International Schools in Mozambique

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Those moving to Mozambique can expect sun-drenched, tropical beaches, warm hospitality and a low cost of living. Having attained independence from Portugal as recently as 1975, the country still has strong cultural ties to Portugal. Yet Mozambique retains its own distinct character as a melting pot of different European, African and Asian influences. Since the global downturn, many Europeans (especially Portuguese) have sought out Mozambique, where their skills in a variety of areas are needed in a country still rebuilding itself after decades of war, which ravaged the country from before its independence until 1992. Thousands of native Portuguese expats now call the country home and work in a diverse range of industries, especially in construction, engineering, architecture and other jobs with technical skills which may be lacking among the local population. In addition, the country has excellent tourism attractions, and had the fastest growing tourism industry in the world in the mid-2000s. The discovery of one of the largest gas fields in the world off the coast of Mozambique in 2012 has thrown this East African country into the limelight as global oil giants take notice. Expats relocating to Mozambique should be aware that this third-world country is still recovering from the devastating effects of war, including poor infrastructure and roads, corruption and a sporadic water supply. Many Portuguese expats arrive with unrealistic expectations that life will be as it was back home and don’t stay long. Yet for the expats who choose to stay and live in Mozambique, the country is a paradise despite its shortcomings. Many expats relocate to Maputo, the capital and largest city in Mozambique, a lush city exuding old-world charm. The cost of living is low, depending on your tastes: local fruits are available in abundance, but imported goods from South Africa and Europe command higher prices. Expat-standard housing can also be expensive in the city. On the other hand, many expats can afford to hire full-time domestic help, a luxury not often seen in the West. Expats from the UK and US will need to brush up on their Portuguese to get by, as few locals speak English. However, because of proximity to English-speaking South Africa, English media is available.There are a few good private hospitals and clinics in Maputo, and plenty more a few hours’ drive away in South AfricaREAD MORE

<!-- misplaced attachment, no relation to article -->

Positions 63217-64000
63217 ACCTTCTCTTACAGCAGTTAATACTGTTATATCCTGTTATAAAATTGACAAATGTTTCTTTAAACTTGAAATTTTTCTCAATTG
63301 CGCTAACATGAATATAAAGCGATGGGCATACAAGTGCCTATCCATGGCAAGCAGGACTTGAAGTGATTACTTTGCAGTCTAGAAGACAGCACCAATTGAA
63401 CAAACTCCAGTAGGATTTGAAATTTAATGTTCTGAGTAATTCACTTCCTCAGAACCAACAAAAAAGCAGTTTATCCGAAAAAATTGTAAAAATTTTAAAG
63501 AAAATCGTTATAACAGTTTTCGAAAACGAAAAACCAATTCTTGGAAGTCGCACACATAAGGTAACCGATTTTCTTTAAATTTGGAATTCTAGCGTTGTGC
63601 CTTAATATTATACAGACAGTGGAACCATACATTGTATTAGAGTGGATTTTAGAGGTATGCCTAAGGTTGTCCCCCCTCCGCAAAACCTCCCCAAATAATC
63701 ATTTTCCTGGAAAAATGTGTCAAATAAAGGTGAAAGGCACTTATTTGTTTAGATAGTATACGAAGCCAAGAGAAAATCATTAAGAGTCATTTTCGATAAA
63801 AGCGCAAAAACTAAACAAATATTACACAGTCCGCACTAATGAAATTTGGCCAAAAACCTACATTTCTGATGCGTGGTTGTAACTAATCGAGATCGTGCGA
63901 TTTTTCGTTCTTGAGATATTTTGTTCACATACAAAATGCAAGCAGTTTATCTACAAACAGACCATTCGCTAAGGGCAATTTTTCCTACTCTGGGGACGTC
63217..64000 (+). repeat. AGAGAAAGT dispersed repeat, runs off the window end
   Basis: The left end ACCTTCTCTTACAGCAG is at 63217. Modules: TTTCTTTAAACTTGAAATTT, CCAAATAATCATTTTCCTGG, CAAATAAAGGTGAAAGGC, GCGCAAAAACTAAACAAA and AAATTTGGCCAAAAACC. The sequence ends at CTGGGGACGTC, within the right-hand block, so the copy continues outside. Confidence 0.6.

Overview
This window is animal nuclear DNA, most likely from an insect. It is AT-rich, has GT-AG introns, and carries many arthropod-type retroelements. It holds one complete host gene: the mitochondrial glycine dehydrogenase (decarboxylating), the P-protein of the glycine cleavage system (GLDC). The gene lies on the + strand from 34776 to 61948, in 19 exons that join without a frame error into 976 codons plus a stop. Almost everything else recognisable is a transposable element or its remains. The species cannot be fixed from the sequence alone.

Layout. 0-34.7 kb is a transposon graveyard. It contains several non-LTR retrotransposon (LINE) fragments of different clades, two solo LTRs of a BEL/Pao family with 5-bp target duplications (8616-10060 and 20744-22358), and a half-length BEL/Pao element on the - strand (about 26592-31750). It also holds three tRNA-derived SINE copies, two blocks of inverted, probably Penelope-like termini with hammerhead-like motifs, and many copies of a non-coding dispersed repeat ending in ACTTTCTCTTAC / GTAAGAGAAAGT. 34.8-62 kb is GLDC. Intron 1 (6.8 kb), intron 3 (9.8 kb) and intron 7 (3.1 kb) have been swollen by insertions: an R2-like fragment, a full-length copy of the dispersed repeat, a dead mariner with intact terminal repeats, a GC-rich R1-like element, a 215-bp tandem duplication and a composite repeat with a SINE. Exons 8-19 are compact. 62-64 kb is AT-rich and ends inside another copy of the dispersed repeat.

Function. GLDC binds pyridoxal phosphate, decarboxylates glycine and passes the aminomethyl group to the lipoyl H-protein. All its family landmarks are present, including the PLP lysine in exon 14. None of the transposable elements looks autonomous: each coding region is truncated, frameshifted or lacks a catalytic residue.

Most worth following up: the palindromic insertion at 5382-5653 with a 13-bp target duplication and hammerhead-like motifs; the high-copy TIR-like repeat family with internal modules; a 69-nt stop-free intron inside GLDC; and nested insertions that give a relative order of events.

Satisfying sites on lifestyle in Mozambique   
numbeo.Mozambique       internations.Mozambique       worldofexpats.Mozambique     


The Mozambique coastline stretches for almost 2,000 km and it has a tropical ocean current running north to south along its length for the whole year. Mozambique has a warm, tropical climate. The average temperature is around 28 degrees Celsius (82° Fahrenheit), and the weather along the coast is sunny and warm even in midwinter. Summer, from October to April, is rainy, humid, and very hot. June to October is the dry and cooler season. With often perfect tropical weather this provides the most comfortable period for travel: clear skies, plenty of sun and almost no rain.

Safety and Security

Safety and Security

The political and security status of countries around the world are constantly changing, to keep up with the current situation in any country please monitor the relevant Government websites and international news. The links below also provide useful indicators for prospective travelers:

The UK Foreign Office        US State Department         BBC World News           Al Jazeera